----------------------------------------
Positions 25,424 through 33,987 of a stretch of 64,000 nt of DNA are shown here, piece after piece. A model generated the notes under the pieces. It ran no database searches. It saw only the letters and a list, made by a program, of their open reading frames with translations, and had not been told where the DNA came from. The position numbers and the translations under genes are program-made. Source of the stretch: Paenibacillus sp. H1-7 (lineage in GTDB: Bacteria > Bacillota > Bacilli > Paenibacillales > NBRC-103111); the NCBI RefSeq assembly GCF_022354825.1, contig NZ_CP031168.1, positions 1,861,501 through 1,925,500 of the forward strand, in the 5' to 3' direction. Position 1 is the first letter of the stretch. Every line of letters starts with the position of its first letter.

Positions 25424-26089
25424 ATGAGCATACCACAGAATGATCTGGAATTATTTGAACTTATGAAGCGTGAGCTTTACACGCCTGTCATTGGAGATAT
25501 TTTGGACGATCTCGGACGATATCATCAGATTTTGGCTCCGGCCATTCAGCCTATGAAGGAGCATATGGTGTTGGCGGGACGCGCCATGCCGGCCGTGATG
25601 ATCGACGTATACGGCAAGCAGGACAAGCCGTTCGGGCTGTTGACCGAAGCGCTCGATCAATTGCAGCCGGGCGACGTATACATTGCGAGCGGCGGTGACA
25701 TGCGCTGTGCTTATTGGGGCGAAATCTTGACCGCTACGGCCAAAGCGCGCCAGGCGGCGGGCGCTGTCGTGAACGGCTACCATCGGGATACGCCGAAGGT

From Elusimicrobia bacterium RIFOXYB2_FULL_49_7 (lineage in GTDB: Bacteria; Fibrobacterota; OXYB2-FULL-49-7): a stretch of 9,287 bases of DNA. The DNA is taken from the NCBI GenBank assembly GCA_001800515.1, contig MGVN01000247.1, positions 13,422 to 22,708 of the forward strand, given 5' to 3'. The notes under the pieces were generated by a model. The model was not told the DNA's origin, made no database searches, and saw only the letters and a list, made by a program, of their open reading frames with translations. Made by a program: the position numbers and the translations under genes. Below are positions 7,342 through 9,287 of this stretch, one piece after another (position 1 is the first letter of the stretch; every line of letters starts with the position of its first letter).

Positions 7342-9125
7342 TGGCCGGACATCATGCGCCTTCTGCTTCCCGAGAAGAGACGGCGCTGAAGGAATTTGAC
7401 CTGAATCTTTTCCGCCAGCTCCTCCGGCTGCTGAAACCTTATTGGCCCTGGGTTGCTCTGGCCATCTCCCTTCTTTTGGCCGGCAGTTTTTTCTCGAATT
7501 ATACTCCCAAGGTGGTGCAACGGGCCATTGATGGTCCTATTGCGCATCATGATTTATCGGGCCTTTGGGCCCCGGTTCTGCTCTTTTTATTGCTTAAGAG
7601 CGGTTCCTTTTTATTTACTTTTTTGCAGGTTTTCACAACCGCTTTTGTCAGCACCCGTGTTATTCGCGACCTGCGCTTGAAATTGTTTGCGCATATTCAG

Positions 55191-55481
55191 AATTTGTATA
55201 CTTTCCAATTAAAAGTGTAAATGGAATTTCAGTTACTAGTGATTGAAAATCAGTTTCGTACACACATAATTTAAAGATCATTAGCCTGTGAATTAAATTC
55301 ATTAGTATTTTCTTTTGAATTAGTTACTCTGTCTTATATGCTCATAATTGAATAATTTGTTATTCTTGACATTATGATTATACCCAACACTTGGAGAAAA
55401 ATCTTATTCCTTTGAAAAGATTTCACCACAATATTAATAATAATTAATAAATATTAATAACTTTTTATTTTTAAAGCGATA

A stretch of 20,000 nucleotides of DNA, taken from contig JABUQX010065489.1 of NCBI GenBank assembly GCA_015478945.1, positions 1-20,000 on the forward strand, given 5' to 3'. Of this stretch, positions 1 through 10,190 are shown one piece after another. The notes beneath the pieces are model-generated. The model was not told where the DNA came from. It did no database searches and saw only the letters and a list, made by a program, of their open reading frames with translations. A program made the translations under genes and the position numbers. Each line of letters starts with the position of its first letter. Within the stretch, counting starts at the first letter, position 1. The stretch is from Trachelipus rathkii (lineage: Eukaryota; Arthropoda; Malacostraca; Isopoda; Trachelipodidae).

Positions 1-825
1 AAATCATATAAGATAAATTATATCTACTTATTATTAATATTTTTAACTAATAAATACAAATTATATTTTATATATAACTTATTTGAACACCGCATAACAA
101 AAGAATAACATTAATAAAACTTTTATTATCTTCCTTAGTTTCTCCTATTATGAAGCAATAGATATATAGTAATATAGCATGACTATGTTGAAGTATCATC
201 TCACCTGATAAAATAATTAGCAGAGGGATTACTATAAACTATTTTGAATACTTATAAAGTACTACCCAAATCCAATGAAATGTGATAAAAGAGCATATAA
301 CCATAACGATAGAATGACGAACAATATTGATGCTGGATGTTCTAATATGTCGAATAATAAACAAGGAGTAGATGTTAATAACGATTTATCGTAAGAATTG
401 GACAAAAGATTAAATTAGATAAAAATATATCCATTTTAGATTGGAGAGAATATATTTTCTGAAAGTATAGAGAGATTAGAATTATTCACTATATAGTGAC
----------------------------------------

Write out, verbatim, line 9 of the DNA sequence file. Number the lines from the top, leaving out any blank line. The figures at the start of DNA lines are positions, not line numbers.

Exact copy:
7342 TGGCCGGACATCATGCGCCTTCTGCTTCCCGAGAAGAGACGGCGCTGAAGGAATTTGAC